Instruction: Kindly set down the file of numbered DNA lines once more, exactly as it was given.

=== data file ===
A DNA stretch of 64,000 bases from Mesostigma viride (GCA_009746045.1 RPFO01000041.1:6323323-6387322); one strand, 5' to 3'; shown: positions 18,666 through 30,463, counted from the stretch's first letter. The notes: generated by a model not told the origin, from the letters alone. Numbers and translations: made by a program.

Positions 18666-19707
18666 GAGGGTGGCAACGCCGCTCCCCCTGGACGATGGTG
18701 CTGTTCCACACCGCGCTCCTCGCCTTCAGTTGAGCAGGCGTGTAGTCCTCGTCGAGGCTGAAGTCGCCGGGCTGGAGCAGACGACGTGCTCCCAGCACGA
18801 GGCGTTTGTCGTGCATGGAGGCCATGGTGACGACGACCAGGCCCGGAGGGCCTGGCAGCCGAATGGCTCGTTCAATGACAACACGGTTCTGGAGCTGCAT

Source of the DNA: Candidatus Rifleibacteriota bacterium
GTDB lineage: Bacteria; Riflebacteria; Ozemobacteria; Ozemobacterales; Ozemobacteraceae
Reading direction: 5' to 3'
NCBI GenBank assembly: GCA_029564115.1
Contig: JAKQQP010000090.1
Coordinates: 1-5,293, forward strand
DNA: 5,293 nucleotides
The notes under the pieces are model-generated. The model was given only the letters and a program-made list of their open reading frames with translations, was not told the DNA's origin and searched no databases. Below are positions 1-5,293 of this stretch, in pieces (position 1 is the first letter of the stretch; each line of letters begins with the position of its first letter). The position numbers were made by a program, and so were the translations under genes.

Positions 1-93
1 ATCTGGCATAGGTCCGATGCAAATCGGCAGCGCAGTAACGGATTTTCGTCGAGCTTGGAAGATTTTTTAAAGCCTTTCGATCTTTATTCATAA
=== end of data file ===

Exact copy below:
A DNA stretch of 64,000 bases from Mesostigma viride (GCA_009746045.1 RPFO01000041.1:6323323-6387322); one strand, 5' to 3'; shown: positions 18,666 through 30,463, counted from the stretch's first letter. The notes: generated by a model not told the origin, from the letters alone. Numbers and translations: made by a program.

Positions 18666-19707
18666 GAGGGTGGCAACGCCGCTCCCCCTGGACGATGGTG
18701 CTGTTCCACACCGCGCTCCTCGCCTTCAGTTGAGCAGGCGTGTAGTCCTCGTCGAGGCTGAAGTCGCCGGGCTGGAGCAGACGACGTGCTCCCAGCACGA
18801 GGCGTTTGTCGTGCATGGAGGCCATGGTGACGACGACCAGGCCCGGAGGGCCTGGCAGCCGAATGGCTCGTTCAATGACAACACGGTTCTGGAGCTGCAT

Source of the DNA: Candidatus Rifleibacteriota bacterium
GTDB lineage: Bacteria; Riflebacteria; Ozemobacteria; Ozemobacterales; Ozemobacteraceae
Reading direction: 5' to 3'
NCBI GenBank assembly: GCA_029564115.1
Contig: JAKQQP010000090.1
Coordinates: 1-5,293, forward strand
DNA: 5,293 nucleotides
The notes under the pieces are model-generated. The model was given only the letters and a program-made list of their open reading frames with translations, was not told the DNA's origin and searched no databases. Below are positions 1-5,293 of this stretch, in pieces (position 1 is the first letter of the stretch; each line of letters begins with the position of its first letter). The position numbers were made by a program, and so were the translations under genes.

Positions 1-93
1 ATCTGGCATAGGTCCGATGCAAATCGGCAGCGCAGTAACGGATTTTCGTCGAGCTTGGAAGATTTTTTAAAGCCTTTCGATCTTTATTCATAA